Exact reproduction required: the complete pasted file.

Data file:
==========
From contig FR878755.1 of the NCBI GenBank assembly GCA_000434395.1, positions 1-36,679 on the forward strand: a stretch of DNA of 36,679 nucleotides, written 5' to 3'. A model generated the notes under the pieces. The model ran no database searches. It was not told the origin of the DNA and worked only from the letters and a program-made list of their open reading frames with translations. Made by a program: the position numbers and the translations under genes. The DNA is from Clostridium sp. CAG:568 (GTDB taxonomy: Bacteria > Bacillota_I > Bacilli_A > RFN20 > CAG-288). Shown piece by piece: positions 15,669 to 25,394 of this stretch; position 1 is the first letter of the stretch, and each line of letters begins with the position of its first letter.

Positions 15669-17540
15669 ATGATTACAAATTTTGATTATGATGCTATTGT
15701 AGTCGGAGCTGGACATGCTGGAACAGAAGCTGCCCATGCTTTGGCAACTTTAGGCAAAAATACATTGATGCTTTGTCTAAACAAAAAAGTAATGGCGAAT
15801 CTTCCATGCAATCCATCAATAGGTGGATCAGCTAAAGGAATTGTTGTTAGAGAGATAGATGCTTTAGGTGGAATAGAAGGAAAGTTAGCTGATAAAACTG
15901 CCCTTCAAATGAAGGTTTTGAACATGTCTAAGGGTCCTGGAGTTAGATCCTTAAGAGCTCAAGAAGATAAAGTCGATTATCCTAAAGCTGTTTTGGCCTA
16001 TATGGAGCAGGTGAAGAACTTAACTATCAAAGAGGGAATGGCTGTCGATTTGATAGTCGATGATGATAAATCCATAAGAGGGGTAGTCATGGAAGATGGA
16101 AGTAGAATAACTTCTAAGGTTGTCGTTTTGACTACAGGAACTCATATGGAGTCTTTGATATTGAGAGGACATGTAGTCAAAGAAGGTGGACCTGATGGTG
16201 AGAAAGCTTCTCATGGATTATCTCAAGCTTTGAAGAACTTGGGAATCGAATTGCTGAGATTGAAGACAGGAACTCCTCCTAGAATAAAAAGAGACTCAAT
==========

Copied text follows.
From contig FR878755.1 of the NCBI GenBank assembly GCA_000434395.1, positions 1-36,679 on the forward strand: a stretch of DNA of 36,679 nucleotides, written 5' to 3'. A model generated the notes under the pieces. The model ran no database searches. It was not told the origin of the DNA and worked only from the letters and a program-made list of their open reading frames with translations. Made by a program: the position numbers and the translations under genes. The DNA is from Clostridium sp. CAG:568 (GTDB taxonomy: Bacteria > Bacillota_I > Bacilli_A > RFN20 > CAG-288). Shown piece by piece: positions 15,669 to 25,394 of this stretch; position 1 is the first letter of the stretch, and each line of letters begins with the position of its first letter.

Positions 15669-17540
15669 ATGATTACAAATTTTGATTATGATGCTATTGT
15701 AGTCGGAGCTGGACATGCTGGAACAGAAGCTGCCCATGCTTTGGCAACTTTAGGCAAAAATACATTGATGCTTTGTCTAAACAAAAAAGTAATGGCGAAT
15801 CTTCCATGCAATCCATCAATAGGTGGATCAGCTAAAGGAATTGTTGTTAGAGAGATAGATGCTTTAGGTGGAATAGAAGGAAAGTTAGCTGATAAAACTG
15901 CCCTTCAAATGAAGGTTTTGAACATGTCTAAGGGTCCTGGAGTTAGATCCTTAAGAGCTCAAGAAGATAAAGTCGATTATCCTAAAGCTGTTTTGGCCTA
16001 TATGGAGCAGGTGAAGAACTTAACTATCAAAGAGGGAATGGCTGTCGATTTGATAGTCGATGATGATAAATCCATAAGAGGGGTAGTCATGGAAGATGGA
16101 AGTAGAATAACTTCTAAGGTTGTCGTTTTGACTACAGGAACTCATATGGAGTCTTTGATATTGAGAGGACATGTAGTCAAAGAAGGTGGACCTGATGGTG
16201 AGAAAGCTTCTCATGGATTATCTCAAGCTTTGAAGAACTTGGGAATCGAATTGCTGAGATTGAAGACAGGAACTCCTCCTAGAATAAAAAGAGACTCAAT